Probably the air conditioner is tilted a LITTLE into the room (it should be tilted back a bit and has to be HORIZONTALLY level). In some brands of air conditioner, there is only ONE channel, on ONE side of the air conditioner that passes the condensate that drips from the fins to the back of the air conditioner where it evaporates (or drips out).
If the air conditioner is tilted forward OR horizontally AWAY from that channel, water stays in the little catch basin in the front of the fins. As it builds up, it starts to freeze, and then it climbs and climbs. It usually stops at 1 inch up and that doesn't noticeably effect the cooling power.
That channel can easily get blocked with a small seed... or a bug... or lint that fell into the gutter and then made a "dam". Flush it out with water or an air compressor or use a coat hanger or wire, or the pinky of a precocious but very small child to clean out that channel so the water can easily flow and doesn't get "backed up".
If the water gets trapped by the ice so it spills into the front fan-blowing area it will start to “spit” out the top. Melt the ice, flush the channel, make sure you are tilted correctly, and that's it!
SOMETIMES the problem is in the BACK of the air conditioner. The evaporator pan fills up with water. Again, depending on angle, it might get so high that the fan can start picking it up and “shooting” it back into the room! Gross! Clean out the drip hole. On our farm, the drip hole kept refilling with algae after a few months, so I drilled a couple extra larger holes. Do this VERY VERY carefully or you WILL DRILL INTO THE GUTS OF THE AIR CONDITIONER. This has happened TWICE to customers who were just pushing too hard and the drill bit SHOT through the bottom thin sheet metal!! AGH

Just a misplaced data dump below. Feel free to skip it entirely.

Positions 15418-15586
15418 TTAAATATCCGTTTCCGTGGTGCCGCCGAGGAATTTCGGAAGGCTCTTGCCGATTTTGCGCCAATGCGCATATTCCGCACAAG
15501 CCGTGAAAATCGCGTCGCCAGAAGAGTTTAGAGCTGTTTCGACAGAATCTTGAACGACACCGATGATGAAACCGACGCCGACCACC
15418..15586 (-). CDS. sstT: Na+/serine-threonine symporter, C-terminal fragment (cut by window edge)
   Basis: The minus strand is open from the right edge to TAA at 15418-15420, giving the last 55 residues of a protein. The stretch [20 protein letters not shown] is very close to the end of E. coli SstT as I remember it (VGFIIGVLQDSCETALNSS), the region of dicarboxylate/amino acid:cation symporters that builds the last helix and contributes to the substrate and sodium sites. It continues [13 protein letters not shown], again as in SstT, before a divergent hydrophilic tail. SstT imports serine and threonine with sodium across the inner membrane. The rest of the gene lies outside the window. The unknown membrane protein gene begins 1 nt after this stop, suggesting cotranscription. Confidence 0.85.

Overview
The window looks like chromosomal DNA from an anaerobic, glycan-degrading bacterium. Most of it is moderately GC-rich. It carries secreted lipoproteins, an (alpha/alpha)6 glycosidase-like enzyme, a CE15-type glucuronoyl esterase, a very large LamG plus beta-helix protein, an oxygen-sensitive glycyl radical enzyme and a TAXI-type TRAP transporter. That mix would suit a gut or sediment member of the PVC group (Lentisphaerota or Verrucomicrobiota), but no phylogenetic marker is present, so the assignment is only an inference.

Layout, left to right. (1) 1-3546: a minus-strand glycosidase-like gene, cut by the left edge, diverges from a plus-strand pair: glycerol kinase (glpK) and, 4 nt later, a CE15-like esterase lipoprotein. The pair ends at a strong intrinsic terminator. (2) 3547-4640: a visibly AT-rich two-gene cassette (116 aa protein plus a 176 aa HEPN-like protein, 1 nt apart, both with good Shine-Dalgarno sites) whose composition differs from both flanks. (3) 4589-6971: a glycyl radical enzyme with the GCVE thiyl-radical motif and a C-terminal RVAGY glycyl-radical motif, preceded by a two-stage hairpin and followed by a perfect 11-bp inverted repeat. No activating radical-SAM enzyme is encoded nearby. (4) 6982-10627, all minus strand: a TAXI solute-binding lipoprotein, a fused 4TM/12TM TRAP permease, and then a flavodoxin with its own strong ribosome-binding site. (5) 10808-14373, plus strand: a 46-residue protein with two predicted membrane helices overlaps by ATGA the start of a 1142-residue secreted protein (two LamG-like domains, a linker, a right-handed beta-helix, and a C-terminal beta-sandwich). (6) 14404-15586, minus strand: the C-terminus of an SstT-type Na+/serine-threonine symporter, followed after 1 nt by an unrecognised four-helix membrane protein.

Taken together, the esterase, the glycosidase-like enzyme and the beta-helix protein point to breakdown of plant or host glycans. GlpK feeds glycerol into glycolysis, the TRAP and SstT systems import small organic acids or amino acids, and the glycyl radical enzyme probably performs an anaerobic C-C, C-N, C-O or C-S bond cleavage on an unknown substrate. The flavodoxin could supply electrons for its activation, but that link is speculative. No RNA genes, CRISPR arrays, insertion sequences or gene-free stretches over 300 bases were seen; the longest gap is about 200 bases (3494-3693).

Probably the air conditioner is tilted a LITTLE into the room (it should be tilted back a bit and has to be HORIZONTALLY level). In some brands of air conditioner, there is only ONE channel, on ONE side of the air conditioner that passes the condensate that drips from the fins to the back of the air conditioner where it evaporates (or drips out).
If the air conditioner is tilted forward OR horizontally AWAY from that channel, water stays in the little catch basin in the front of the fins. As it builds up, it can spill into the area where the fan is sucking cold and blowing it into the room.
Sometimes lint or a bug gets caught in the channel and that stops air from getting to the back. Unclog the channel by flushing it out with lots of water or an air-compressor.
Sometimes the problem is in the BACK of the air conditioner. The evaporator pan fills up with water. Again, depending on angle, it might get so high that the fan can start picking it up and "shooting" it back into the room! Gross! Clean out the drip hole -- if you don't have a drip hole, drill one in. On our farm, the drip hole kept refilling with algae after a few months, so I drilled a couple extra larger holes. Do this VERY VERY carefully or you WILL DRILL INTO THE GUTS OF THE AIR CONDITIONER. This has happened TWICE to customers who were just pushing too hard and the drill bit SHOT through the bottom thin sheet metal!! AGH!
Yes it does! Really! The fan stays on, but the compressor turns off. The fan is cheap to run and keeps the cold circulated in the room. In smaller rooms you can run in Energy Saver mode which turns the fan off when the compressor is off. (It will still turn the fan on every 3 minutes to circulate air.)